STAYING UNDER THE UMBRELLA
STAYING UNDER THE UMBRELLA
“Can two walk together unless they be agreed?” Amos 3.3
If you have ever tried walking in the rain under an umbrella with another person then you know that it takes a bit of care and intentionality to actually share it. One has to work at keeping both of you under the umbrella otherwise someone is hanging out a little too much. The “guest” who is being included may not realize that the “host” who is holding the umbrella may be actually sacrificing themselves while trying to keep the guest under cover. The closer the two people get to the handle, and to each other, the more protected each will be.
There can be a bit of awkwardness to sharing an umbrella. You might not be sure about how close you want to get to the other person. Will you be forced to put your arm around them, touch hands, shoulders, or hips? People are not always the same height, they don’t always walk at the same pace. How does this get worked out? Someone usually takes the initiative and does whatever they can to keep the other person covered even at the cost of their own exposure. Mutual cooperation and adjustment seem to be the secret of making it from the car to the store without getting too wet. I’m short and I may have to give up the right to hold the umbrella to a taller person, otherwise he is out in the rain.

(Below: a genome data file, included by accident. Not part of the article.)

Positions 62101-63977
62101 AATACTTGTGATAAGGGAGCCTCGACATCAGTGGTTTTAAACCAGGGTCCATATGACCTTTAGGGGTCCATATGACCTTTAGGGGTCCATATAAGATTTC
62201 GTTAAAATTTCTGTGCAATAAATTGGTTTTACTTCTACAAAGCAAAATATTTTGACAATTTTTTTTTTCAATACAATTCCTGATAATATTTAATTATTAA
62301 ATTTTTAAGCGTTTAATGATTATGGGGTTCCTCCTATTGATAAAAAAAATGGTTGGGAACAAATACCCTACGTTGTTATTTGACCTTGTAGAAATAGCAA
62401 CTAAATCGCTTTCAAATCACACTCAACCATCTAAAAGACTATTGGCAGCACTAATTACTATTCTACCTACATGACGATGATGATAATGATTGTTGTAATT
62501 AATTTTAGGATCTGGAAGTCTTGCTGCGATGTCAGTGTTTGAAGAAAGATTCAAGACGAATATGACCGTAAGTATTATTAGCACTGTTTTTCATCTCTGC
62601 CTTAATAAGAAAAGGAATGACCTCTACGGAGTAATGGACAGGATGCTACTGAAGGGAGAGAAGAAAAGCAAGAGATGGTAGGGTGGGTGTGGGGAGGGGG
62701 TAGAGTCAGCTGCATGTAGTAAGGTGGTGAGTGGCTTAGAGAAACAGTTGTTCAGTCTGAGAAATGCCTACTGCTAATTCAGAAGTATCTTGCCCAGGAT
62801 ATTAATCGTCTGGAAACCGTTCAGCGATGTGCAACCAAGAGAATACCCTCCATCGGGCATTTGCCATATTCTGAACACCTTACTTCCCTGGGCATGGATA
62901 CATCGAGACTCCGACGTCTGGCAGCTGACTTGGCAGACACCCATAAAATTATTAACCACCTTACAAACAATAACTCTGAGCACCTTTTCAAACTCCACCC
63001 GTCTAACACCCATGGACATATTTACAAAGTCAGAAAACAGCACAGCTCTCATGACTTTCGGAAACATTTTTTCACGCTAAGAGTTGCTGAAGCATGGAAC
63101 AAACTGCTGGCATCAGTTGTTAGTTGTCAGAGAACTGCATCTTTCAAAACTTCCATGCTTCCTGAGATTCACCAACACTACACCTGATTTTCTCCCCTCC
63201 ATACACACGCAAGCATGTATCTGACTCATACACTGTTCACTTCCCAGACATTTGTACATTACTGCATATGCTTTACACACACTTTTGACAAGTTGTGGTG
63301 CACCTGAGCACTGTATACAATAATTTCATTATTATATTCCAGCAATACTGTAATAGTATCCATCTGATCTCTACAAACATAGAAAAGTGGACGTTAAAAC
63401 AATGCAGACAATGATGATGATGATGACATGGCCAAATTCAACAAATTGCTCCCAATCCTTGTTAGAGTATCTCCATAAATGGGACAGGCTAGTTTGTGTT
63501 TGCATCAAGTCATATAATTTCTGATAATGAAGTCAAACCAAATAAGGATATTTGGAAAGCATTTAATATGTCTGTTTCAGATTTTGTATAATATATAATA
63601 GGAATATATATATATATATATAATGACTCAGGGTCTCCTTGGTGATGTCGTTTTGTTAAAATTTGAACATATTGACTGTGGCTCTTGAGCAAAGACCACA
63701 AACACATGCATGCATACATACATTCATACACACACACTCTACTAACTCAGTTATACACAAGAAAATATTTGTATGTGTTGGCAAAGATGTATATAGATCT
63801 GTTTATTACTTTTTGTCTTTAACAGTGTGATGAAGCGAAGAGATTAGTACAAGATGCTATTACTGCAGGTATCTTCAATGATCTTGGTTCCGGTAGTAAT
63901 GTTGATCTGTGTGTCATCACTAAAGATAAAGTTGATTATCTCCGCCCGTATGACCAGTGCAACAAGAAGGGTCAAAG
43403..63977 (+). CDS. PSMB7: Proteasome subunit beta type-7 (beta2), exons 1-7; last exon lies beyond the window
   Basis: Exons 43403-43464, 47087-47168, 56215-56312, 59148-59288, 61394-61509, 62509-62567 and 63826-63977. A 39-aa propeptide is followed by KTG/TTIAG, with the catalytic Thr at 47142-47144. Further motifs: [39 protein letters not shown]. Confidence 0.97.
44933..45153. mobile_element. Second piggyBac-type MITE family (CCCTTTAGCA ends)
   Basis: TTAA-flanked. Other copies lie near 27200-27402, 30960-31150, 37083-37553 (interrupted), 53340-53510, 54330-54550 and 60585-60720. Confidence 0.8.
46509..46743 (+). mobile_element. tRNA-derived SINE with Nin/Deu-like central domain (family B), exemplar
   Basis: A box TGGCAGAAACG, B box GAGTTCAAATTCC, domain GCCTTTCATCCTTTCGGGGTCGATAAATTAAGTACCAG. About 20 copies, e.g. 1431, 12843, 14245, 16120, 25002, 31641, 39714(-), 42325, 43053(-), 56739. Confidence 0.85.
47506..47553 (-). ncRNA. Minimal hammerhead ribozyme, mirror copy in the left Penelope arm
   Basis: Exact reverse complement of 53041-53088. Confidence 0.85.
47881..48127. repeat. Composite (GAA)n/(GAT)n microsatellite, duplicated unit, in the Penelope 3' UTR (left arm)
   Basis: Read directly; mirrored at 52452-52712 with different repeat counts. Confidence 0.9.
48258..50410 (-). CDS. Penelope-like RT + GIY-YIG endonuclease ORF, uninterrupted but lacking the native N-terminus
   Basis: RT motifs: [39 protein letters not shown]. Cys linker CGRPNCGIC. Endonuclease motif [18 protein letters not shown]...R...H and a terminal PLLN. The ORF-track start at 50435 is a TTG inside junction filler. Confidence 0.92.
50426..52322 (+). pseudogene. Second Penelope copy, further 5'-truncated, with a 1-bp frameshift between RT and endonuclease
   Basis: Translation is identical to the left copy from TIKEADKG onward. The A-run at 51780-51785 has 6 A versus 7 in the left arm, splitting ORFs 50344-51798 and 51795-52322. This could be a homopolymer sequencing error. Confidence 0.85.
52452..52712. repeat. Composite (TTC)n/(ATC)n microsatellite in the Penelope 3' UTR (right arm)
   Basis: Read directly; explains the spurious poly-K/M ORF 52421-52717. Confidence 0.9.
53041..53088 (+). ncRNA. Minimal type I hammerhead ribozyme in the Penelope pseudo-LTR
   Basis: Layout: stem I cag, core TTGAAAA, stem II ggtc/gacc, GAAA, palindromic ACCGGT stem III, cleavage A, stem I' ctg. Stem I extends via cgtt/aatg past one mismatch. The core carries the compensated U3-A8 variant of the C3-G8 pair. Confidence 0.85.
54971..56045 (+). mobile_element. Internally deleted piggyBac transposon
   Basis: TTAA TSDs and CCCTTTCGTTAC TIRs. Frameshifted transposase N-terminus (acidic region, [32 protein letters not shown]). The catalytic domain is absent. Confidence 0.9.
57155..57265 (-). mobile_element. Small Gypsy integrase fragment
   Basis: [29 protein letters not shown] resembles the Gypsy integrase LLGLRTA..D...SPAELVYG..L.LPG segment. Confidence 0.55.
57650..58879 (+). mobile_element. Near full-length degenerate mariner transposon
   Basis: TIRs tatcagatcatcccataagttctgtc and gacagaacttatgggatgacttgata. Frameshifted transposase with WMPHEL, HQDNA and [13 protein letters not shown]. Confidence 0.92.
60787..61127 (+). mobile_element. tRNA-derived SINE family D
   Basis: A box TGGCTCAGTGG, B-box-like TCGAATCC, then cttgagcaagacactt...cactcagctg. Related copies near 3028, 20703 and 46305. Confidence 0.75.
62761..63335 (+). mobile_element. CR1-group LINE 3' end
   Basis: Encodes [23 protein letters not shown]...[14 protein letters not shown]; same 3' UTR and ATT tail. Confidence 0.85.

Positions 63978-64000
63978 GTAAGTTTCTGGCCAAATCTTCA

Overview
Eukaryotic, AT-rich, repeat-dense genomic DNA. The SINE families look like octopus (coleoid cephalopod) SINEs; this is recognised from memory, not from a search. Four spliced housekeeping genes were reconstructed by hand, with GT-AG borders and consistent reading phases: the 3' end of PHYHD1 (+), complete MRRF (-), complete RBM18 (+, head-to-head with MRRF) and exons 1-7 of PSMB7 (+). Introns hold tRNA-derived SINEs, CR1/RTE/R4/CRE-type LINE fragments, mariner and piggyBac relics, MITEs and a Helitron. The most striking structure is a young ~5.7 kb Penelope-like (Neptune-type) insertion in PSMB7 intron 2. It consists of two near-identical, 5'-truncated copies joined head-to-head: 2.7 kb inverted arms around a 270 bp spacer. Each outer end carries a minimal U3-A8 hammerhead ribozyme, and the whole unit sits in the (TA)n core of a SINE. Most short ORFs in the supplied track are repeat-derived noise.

Umbrellas and tents have been used as metaphor to help us visualize bringing people together under one idea, one purpose, or sense of purpose. These metaphors lack punch unless one realizes that there is indeed an environment to which we are exposed. It is always raining something, whether water or sunshine, and both can reach a point where we realize we need some cover. My point in this writing is that not only do we need cover, but that to actually get the covering we have to share it. I suppose you could say I want a theology of golf umbrellas versus that of the collapsible one person kind.
I understand that no one wants to share an umbrella, or probably anything else, with someone that they believe to be an enemy or someone they feel will bring them harm. That is exactly what I wish to examine, i.e., the standards people use to make the choice of exclusion and the refusal to share a close space.